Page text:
The truth is that we don’t fully understand. The most destructive and deadly tornadoes occur from supercells, which are rotating thunderstorms with a well-defined radar circulation called a mesocyclone. (Supercells can also produce damaging hail, severe non-tornadic winds, unusually frequent lightning, and flash floods.) Tornado formation is believed to be dictated mainly by things which happen on the storm scale, in and around the mesocyclone. Recent theories and results from the VORTEX2 program suggest that once a mesocyclone is underway, tornado development is related to the temperature differences across the edge of downdraft air wrapping around the mesocyclone. Mathematical modeling studies of tornado formation also indicate that it can happen without such temperature patterns; and in fact, very little temperature variation was observed near some of the most destructive tornadoes in history on 3 May 1999. We still have lots of work to do.What do storm spotters look for when trying to identify a tornado or a dangerous storm?

Inflow bands are ragged bands of low cumulus clouds extending from the main storm tower usually to the southeast or south. The presence of inflow bands suggests that the storm is gathering low-level air from several miles away. If the inflow bands have a spiraling nature to them, it suggests the presence of rotation.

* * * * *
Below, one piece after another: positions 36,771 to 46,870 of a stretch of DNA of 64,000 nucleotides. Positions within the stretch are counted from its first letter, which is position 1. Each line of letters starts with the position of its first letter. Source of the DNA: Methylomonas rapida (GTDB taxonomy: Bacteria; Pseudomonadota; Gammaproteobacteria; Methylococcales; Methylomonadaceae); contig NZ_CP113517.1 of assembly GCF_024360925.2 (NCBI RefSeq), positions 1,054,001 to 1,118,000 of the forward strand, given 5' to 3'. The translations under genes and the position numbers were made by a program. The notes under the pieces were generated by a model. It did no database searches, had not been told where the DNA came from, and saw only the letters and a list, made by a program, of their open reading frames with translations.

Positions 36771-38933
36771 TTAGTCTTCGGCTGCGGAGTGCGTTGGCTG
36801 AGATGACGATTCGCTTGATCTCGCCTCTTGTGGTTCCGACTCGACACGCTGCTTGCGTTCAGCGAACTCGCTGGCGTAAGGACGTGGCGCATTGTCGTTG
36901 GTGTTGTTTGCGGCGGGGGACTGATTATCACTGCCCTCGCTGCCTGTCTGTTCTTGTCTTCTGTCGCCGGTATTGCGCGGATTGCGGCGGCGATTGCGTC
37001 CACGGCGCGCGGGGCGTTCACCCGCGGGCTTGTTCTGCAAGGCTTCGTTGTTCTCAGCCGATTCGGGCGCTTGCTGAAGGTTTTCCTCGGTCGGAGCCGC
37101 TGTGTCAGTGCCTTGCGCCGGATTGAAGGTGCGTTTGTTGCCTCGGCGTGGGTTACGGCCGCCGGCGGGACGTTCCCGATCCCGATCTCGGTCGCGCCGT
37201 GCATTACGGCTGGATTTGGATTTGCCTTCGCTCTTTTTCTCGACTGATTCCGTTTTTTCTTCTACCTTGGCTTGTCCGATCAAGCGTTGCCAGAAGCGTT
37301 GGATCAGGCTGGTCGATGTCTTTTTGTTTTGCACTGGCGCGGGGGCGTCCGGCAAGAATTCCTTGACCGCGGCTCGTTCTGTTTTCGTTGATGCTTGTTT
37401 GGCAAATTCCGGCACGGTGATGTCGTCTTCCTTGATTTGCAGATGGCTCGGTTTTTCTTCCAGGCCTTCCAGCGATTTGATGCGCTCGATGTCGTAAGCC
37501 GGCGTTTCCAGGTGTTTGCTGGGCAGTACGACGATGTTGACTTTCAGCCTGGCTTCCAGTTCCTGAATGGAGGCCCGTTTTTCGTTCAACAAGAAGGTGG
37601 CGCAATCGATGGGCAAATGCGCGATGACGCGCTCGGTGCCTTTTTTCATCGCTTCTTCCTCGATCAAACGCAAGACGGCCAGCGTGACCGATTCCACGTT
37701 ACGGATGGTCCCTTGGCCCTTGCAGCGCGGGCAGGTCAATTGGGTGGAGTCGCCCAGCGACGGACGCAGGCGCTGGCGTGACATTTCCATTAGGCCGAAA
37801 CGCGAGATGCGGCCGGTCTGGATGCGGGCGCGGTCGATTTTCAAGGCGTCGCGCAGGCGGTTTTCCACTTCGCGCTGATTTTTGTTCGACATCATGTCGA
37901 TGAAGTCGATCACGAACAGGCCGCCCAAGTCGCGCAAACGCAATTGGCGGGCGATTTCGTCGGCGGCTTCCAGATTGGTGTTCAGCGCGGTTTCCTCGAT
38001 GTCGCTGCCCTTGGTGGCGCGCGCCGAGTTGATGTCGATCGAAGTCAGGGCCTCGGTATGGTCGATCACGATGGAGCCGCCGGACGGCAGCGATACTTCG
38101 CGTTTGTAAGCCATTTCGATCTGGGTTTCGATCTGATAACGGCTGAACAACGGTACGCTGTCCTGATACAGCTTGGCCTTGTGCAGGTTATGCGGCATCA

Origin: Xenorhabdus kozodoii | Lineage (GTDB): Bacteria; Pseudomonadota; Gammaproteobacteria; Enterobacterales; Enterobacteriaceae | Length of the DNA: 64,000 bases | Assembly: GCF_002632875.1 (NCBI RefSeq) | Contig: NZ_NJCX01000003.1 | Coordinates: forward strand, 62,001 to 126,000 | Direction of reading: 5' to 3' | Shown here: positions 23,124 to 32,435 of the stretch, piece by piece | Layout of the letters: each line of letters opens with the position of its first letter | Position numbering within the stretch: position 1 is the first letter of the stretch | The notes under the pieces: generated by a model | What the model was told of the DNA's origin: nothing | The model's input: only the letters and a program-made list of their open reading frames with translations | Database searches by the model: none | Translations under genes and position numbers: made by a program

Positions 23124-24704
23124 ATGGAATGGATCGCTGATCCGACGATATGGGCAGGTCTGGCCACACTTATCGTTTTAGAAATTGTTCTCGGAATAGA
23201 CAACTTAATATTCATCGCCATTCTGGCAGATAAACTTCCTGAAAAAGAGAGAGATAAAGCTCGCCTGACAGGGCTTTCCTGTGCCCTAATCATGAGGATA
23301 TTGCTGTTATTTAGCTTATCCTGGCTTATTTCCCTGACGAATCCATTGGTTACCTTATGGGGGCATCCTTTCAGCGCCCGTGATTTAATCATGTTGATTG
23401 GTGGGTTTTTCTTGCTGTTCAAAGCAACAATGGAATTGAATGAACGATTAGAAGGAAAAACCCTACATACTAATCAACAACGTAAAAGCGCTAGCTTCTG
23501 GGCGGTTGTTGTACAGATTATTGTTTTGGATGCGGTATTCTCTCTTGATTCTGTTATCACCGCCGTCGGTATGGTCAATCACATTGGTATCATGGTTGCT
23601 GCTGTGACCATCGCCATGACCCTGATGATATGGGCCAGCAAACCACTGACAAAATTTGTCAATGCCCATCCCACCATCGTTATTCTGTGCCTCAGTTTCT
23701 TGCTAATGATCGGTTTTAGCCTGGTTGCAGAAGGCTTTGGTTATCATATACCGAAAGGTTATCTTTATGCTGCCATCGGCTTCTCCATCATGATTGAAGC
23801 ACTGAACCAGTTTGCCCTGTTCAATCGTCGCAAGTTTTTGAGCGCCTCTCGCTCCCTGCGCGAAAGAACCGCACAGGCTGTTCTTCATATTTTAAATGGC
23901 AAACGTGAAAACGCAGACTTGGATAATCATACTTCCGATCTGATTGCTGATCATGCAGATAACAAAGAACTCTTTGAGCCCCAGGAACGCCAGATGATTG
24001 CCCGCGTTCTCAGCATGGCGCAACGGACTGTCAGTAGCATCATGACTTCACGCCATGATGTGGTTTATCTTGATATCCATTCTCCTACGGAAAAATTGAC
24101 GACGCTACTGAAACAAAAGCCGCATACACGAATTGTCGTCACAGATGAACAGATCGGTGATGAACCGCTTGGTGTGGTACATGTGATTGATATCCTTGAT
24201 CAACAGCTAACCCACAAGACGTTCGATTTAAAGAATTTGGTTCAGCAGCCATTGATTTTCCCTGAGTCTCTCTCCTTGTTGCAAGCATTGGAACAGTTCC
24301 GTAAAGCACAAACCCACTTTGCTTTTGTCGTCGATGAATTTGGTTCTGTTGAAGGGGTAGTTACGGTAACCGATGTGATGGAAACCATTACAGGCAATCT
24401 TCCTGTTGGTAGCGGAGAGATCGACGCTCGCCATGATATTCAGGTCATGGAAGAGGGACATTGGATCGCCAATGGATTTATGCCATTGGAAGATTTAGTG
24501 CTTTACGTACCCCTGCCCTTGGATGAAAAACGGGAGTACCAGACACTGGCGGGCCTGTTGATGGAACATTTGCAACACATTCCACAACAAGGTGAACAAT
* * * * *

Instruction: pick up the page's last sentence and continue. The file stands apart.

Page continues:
The beaver’s tail is a smooth, flat cloud band extending from the eastern edge of the rain-free base to the east or northeast. It usually skirts around the southern edge of the precipitation area. It also suggests the presence of rotation.

A wall cloud is an isolated cloud lowering attached to the rain-free base of the thunderstorm. The wall cloud is usually to the rear of the visible precipitation area.

A wall cloud that may produce a tornado usually exists for 10–20 minutes before a tornado appears. A wall cloud may also persistently rotate (often visibly), have strong surface winds flowing into it, and may have rapid vertical motion indicated by small cloud elements quickly rising into the rain-free base.